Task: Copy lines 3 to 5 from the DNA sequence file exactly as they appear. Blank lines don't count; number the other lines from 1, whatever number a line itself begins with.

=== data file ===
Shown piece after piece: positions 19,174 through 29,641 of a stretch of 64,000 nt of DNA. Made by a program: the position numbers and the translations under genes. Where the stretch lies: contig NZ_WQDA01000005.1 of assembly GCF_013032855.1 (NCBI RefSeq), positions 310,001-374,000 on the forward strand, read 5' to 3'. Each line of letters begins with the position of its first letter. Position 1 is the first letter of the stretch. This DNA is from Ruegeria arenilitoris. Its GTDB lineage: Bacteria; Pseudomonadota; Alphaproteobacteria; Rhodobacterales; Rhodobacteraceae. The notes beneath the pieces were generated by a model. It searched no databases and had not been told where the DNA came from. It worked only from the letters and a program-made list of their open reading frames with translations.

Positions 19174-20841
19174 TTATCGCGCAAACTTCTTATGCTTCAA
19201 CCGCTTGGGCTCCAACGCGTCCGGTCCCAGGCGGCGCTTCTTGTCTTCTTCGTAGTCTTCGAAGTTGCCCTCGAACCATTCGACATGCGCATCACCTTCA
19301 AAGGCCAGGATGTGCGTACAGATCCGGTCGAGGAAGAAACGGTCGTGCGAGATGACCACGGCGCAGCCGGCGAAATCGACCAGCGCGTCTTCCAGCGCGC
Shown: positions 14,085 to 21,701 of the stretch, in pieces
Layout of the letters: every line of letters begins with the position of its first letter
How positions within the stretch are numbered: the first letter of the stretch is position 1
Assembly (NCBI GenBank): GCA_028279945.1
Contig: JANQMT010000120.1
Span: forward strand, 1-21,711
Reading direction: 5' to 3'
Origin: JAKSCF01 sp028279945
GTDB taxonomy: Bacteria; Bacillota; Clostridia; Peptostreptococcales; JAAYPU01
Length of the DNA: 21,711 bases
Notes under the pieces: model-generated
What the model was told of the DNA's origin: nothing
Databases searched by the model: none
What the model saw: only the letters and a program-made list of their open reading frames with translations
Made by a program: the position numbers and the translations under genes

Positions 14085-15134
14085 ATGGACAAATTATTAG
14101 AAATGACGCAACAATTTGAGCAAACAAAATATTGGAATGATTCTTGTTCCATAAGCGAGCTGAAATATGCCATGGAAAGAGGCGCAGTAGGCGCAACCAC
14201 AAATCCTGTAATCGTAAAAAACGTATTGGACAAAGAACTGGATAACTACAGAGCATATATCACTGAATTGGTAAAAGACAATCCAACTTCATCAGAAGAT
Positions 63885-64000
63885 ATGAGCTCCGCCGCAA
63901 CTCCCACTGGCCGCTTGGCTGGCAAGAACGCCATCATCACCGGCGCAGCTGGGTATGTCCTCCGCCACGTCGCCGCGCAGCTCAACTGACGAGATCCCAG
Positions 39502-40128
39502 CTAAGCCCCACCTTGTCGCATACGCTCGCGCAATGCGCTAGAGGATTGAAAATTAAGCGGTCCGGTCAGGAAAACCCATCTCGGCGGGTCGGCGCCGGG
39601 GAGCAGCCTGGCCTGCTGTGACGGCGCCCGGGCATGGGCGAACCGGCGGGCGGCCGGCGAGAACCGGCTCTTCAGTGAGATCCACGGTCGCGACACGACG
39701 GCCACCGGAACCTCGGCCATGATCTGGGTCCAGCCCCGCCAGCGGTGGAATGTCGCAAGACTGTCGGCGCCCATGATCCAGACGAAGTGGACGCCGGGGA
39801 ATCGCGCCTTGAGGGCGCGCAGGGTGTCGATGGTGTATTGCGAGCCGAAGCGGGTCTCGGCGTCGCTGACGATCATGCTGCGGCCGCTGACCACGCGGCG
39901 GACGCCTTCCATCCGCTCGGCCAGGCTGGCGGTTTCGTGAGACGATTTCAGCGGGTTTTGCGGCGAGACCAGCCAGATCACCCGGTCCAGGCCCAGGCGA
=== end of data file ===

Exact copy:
19174 TTATCGCGCAAACTTCTTATGCTTCAA
19201 CCGCTTGGGCTCCAACGCGTCCGGTCCCAGGCGGCGCTTCTTGTCTTCTTCGTAGTCTTCGAAGTTGCCCTCGAACCATTCGACATGCGCATCACCTTCA
19301 AAGGCCAGGATGTGCGTACAGATCCGGTCGAGGAAGAAACGGTCGTGCGAGATGACCACGGCGCAGCCGGCGAAATCGACCAGCGCGTCTTCCAGCGCGC